Becoming One With Winter on the Sun Prairie

Landmark folder

National Geographic Emerging Explorer Gregg Treinish and his team at Adventurers and Scientists for Conservation bring us stories from around the world about adventuring with purpose. Here, Trent Banks, a volunteer with the ASC Landmark program on the American Prairie Reserve, paints a picture of winter life on the northern Great Plains.

Story by Trent Banks

As an adventurer and explorer of wild places, I live for the mystical moments when our connection to Earth—and indeed life itself—becomes more tangible. Encounters with the elements and beasts that are wilderness can take you unaware, strip you down to your instinctual self, call all your faculties and judgment into play, and force you to explore elements of yourself previously unearthed.

There are moments of transcendence I search out, and then there are moments that seem to find me. The American Prairie Reserve is full of both.

On a cold winter’s morning, the sun begins to show its face. (Photo by Mike Quist Kautz)

I set my alarm to wake with enough time to make coffee and get to the ranch house porch for sunrise, Helios unfurling from over the Larb Hills in a day-glow array that celebrates a new day. A fluttering of wings —> Read More Here

A Family at Sea: Catching Up With the Horangics

Rainbow in Grenada

ASC touched base with the Horangic family this winter, interviewing Teddy, age 14, Helen, 12, and Basil, 8, after their family’s 15-day Atlantic crossing from Gran Canaria, Spain to St. Lucia. While Teddy and Helen both race small sailboats at home in California, none of them had ever done anything like this. During their passage, they collected two samples for ASC’s Microplastics Project.

Story by Emily Wolfe

A rainbow captured in the Grenada sky. (Photo courtesy of the Horangics)

Here are a few highlights from our chat with Teddy and her siblings:

We are living on the boat for a year, and spent the last six months sailing around the Mediterranean, hopping from island to island in the Aegean Sea. From there we sailed to Spain, Gibraltar, Morocco, and finally Grand Canaria, where we spent a week preparing for our Atlantic crossing.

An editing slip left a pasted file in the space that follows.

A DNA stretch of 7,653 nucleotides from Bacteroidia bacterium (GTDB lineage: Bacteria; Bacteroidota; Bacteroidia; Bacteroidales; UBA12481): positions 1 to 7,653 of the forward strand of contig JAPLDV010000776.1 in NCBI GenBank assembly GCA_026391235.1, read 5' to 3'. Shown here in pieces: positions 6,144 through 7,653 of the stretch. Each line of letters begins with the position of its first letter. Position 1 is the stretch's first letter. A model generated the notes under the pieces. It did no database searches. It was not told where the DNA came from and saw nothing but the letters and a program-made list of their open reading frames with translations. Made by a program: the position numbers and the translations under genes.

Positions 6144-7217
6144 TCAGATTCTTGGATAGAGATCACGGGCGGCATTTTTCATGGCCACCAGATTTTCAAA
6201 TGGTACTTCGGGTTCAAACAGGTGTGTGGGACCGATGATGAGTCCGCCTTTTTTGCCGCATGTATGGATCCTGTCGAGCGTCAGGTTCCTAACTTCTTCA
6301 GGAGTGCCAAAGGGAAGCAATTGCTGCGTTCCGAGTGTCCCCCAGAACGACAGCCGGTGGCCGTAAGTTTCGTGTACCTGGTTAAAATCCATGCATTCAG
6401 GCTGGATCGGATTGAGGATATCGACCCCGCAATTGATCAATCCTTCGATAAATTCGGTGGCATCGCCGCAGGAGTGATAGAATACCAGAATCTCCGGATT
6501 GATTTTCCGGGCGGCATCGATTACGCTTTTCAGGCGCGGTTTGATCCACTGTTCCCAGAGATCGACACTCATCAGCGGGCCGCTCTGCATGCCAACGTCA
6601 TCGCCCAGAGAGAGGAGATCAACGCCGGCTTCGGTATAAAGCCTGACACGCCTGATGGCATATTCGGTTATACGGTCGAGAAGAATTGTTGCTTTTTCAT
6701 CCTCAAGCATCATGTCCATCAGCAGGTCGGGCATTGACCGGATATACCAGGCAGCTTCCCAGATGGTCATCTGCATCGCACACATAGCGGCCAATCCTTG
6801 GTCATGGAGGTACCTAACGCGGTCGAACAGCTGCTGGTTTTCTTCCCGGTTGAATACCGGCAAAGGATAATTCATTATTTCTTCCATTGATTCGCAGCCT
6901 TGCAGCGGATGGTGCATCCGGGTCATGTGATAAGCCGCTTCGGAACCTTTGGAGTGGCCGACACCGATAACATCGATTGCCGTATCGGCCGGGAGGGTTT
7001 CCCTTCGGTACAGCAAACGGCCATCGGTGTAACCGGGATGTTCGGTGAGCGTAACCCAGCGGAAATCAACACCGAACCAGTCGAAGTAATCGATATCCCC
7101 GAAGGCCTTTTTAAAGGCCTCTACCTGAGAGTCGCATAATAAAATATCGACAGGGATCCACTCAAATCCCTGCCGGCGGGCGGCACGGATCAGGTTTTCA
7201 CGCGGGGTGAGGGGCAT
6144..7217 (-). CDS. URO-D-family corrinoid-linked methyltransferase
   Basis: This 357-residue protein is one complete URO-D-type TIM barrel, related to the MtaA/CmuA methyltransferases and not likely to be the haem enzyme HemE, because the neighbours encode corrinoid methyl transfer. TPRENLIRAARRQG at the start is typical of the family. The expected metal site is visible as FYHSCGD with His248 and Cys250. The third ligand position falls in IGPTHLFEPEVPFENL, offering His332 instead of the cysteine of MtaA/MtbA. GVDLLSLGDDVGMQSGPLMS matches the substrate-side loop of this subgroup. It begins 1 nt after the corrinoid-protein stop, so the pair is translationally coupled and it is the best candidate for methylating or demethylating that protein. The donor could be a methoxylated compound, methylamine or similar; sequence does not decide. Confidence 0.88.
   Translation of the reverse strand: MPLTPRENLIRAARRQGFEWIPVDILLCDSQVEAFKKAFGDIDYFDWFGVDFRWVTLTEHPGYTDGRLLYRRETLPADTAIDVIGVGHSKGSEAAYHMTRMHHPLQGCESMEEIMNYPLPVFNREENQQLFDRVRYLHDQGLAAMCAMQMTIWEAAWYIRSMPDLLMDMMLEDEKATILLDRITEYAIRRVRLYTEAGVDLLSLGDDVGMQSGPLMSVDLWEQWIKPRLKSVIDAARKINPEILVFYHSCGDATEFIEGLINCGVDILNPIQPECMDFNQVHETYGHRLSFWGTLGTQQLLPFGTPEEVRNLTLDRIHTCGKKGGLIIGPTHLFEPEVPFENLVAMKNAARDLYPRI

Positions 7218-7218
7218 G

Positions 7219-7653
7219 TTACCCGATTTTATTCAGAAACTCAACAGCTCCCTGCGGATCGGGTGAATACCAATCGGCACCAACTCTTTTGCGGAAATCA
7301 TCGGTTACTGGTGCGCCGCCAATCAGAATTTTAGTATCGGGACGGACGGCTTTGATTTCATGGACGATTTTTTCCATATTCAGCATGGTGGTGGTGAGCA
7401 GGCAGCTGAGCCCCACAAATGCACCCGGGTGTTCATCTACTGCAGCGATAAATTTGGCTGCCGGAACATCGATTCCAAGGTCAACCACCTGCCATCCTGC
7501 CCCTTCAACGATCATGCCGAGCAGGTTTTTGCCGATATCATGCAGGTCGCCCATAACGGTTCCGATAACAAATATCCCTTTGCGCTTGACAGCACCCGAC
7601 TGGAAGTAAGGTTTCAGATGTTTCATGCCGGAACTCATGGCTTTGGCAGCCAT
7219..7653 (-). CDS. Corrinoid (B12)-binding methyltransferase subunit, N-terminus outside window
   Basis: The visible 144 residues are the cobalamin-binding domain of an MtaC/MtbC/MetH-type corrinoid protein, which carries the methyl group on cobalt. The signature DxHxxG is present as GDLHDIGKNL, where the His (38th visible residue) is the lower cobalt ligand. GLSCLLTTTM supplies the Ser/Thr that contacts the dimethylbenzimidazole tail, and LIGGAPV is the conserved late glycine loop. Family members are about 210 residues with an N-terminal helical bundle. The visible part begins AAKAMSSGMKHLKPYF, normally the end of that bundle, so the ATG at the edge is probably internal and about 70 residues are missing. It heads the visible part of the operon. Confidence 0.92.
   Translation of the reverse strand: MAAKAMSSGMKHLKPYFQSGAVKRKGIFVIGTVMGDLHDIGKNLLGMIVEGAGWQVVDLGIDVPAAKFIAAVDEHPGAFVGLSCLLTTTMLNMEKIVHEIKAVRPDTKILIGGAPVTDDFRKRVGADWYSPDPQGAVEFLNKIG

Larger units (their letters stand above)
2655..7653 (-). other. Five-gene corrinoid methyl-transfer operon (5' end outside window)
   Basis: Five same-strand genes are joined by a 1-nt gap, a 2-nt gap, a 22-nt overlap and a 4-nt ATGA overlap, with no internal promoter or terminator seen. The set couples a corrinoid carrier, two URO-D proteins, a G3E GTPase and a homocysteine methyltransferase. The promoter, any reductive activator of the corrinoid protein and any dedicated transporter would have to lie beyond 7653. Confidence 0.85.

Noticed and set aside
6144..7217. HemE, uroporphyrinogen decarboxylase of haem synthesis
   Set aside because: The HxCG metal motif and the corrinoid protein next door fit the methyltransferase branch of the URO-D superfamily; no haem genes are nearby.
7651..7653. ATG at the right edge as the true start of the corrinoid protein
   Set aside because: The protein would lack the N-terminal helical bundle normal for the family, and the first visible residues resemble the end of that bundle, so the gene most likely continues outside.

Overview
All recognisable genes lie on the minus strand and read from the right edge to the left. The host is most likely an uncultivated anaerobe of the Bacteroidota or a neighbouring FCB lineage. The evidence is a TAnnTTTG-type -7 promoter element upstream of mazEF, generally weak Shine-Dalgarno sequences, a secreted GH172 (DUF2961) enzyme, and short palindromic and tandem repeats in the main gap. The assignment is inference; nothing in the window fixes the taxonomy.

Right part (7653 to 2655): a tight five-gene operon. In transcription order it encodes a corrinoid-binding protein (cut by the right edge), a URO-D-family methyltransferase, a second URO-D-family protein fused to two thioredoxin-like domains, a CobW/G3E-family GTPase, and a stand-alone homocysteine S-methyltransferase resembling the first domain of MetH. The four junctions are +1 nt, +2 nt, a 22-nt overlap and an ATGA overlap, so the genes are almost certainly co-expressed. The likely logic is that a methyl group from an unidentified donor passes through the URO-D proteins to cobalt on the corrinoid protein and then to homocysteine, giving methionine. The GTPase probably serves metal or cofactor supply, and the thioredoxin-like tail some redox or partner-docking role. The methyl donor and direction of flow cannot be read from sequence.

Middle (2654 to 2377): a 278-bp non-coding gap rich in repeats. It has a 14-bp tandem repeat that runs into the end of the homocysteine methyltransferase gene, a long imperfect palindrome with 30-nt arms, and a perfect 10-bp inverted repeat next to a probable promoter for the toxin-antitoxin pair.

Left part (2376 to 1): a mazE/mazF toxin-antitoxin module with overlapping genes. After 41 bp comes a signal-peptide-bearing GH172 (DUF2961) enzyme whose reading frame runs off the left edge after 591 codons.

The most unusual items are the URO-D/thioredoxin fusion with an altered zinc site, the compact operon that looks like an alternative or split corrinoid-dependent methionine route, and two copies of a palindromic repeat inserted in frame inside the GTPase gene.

Sailing the big boat has been quite a change. On a dinghy, every movement counts—where you sit is important down to the centimeter, and how you move your body through the waves is essential. Tiny adjustments in sail trim are vital to winning a race. With sailing a yacht, the small details don’t matter as much. In some ways, we don’t —> Read More Here

Filmmaker Turns His Lens On One Of The Last Healthy Reefs, Because ‘We Have To Take Care Of It’

Nat Geo WILD’s second annual “Wild To Inspire” short film competition is underway.

The Huffington Post is featuring each of the four finalists selected, and the winner will be announced in March. All of the films showcase stunning images of the wild world around us in line with this year’s theme: Destination Wild.

Ohio-based filmmaker Alex Goetz spent time with the Garifuna people who live on a chain of islands called the Cayos Cohinos in Honduras. The area is recognized as one of the key places of the Mesoamerican Reef region and is now protected as a marine sanctuary where commercial fishing is banned.

The Garifuna people have been allowed to carry on with their traditional fishing methods and are seen as stewards of a reef that they hope will remain healthy for a long time to come.

“We have to take care of it, keep it clean, all the places, so we can all stay for a long time,” a resident of the Cayos Cohinos says in the film. “What makes us happy in life is to be surrounded by nature and water.”

Take a look above — you can check out the —> Read More Here

History holds valuable lessons in the war on drugs

Researchers say they’re at the forefront of a new movement delving into the deep history of illicit drug use in Latin America and how it affects the rest of the world, a history that spans numerous fields of study. It’s a history leading to the war on drugs in the United States, the largest international consumer of illegal drugs. This groundbreaking research is revealed in a current special issue of the Hispanic American Historical Review, published by Duke University Press and co-edited by Paul Gootenberg, a SUNY Distinguished Professor of History and Sociology, and Isaac Campos, a University of Cincinnati associate professor of history. —> Read More Here

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